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The Interaction of Free Span and Lateral Buckling Problems

[+] Author Affiliations
Nelson Szilard Galgoul, Julia Carla Paulino de Barros

SUPORTE Consultoria e Projetos Ltda, Rio de Janeiro, RJ, Brazil

Rony Peterson Ferreira

Federal Fluminense University, Brazil

Paper No. IPC2004-0308, pp. 1905-1910; 6 pages
doi:10.1115/IPC2004-0308
From:
  • 2004 International Pipeline Conference
  • 2004 International Pipeline Conference, Volumes 1, 2, and 3
  • Calgary, Alberta, Canada, October 4–8, 2004
  • Conference Sponsors: International Petroleum Technology Institute
  • ISBN: 0-7918-4176-6 | eISBN: 0-7918-3737-8
  • Copyright © 2004 by ASME

abstract

The traditional design approach for most engineering problems, of which pipelines are no exception, is to segment the project and to present design solutions for each of these design items. When setting up a pipeline schedule, therefore, one will find an item called free span analyses and another called global buckling, which covers both lateral and upheaval buckling problems. This has been justifiable so far, because freespan vibrations have traditionally been treated totally dissociated from the axial force on the pipe, while lateral buckling is a problem to which, only recently, the industry has turned its attention. DNV has a tradition of being the regulatory agency, which has a lead on vortex shedding problems. This tradition has recently been confirmed, when they issued a new freespan vibration guideline [1], in which they are now considering the interaction of axial forces in the calculation of the pipeline vibration frequency. Shortly after this code was issued, the authors undertook three large pipeline projects, in which the use of the aforementioned code was a contractual requirement. If on one hand, however, the owner insisted upon the use of the new DNV code, on the other he was not willing to accept the very short free span limits, which were resulting from the calculations. Because of this, the authors were forced to look at the problem in further depth, thus resulting interesting conclusions, which will be presented in this paper. These point out some conservative aspects of the code, and make suggestions as to how this conservatism can be overcome, in order to use the DNV safety approach and still produce larger spans, by properly focusing on the freespan buckling problem. In addition to this, the authors have concluded that the freespan buckling problem cannot be dissociated from global buckling, because, in general, it was found that the pipe not seldom moves from a local span buckling mode to a global lateral buckling mode, thus giving the free span problem a completely different emphasis. The experience gained during these projects will be shared in this paper.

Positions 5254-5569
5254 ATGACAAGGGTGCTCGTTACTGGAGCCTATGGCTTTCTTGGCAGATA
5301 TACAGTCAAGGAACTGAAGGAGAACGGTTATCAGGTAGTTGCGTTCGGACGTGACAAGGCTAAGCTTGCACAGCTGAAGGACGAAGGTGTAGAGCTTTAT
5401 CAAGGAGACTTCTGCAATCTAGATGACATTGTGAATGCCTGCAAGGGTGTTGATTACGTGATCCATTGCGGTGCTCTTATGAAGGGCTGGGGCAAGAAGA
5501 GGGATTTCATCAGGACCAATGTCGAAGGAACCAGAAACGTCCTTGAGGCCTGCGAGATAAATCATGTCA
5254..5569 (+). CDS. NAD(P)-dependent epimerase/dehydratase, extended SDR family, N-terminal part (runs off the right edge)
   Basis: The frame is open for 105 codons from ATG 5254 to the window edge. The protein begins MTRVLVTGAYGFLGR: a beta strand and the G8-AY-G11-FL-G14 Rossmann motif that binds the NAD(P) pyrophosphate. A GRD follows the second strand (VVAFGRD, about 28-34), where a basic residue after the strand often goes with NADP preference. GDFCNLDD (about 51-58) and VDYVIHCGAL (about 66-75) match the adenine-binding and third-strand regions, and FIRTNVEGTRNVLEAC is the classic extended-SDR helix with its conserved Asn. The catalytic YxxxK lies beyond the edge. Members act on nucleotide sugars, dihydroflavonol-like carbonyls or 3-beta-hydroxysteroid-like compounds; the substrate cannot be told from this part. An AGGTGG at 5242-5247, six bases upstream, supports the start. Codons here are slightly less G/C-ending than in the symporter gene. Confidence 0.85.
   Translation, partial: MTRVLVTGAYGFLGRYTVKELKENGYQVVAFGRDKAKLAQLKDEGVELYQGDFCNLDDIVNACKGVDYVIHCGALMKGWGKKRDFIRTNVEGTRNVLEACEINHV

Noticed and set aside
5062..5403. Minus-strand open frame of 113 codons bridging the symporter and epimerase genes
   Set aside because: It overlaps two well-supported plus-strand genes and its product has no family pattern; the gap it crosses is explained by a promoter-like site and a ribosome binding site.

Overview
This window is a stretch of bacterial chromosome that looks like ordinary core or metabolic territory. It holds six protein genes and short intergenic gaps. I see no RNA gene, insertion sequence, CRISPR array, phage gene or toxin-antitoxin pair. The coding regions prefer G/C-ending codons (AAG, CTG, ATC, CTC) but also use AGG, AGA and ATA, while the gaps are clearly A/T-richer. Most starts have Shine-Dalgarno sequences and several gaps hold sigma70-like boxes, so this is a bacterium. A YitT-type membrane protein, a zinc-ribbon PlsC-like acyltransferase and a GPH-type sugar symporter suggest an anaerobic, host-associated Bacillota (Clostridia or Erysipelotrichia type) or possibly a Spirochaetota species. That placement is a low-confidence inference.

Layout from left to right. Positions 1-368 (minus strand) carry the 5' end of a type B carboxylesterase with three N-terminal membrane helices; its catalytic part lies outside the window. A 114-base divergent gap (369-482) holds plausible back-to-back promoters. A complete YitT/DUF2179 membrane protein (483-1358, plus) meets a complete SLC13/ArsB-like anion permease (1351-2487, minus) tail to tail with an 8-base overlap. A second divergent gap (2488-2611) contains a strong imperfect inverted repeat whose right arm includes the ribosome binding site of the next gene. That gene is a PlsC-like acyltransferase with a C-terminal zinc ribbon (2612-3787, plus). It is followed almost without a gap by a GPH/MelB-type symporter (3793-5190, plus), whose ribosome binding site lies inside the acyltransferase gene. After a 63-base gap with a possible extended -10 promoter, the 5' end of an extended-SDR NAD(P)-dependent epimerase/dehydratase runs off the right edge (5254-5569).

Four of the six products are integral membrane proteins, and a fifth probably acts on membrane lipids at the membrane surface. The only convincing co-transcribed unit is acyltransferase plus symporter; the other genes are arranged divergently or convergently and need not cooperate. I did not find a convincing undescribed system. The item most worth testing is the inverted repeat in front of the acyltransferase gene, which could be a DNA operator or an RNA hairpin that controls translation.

Copyright © 2004 by ASME
Topics: Buckling

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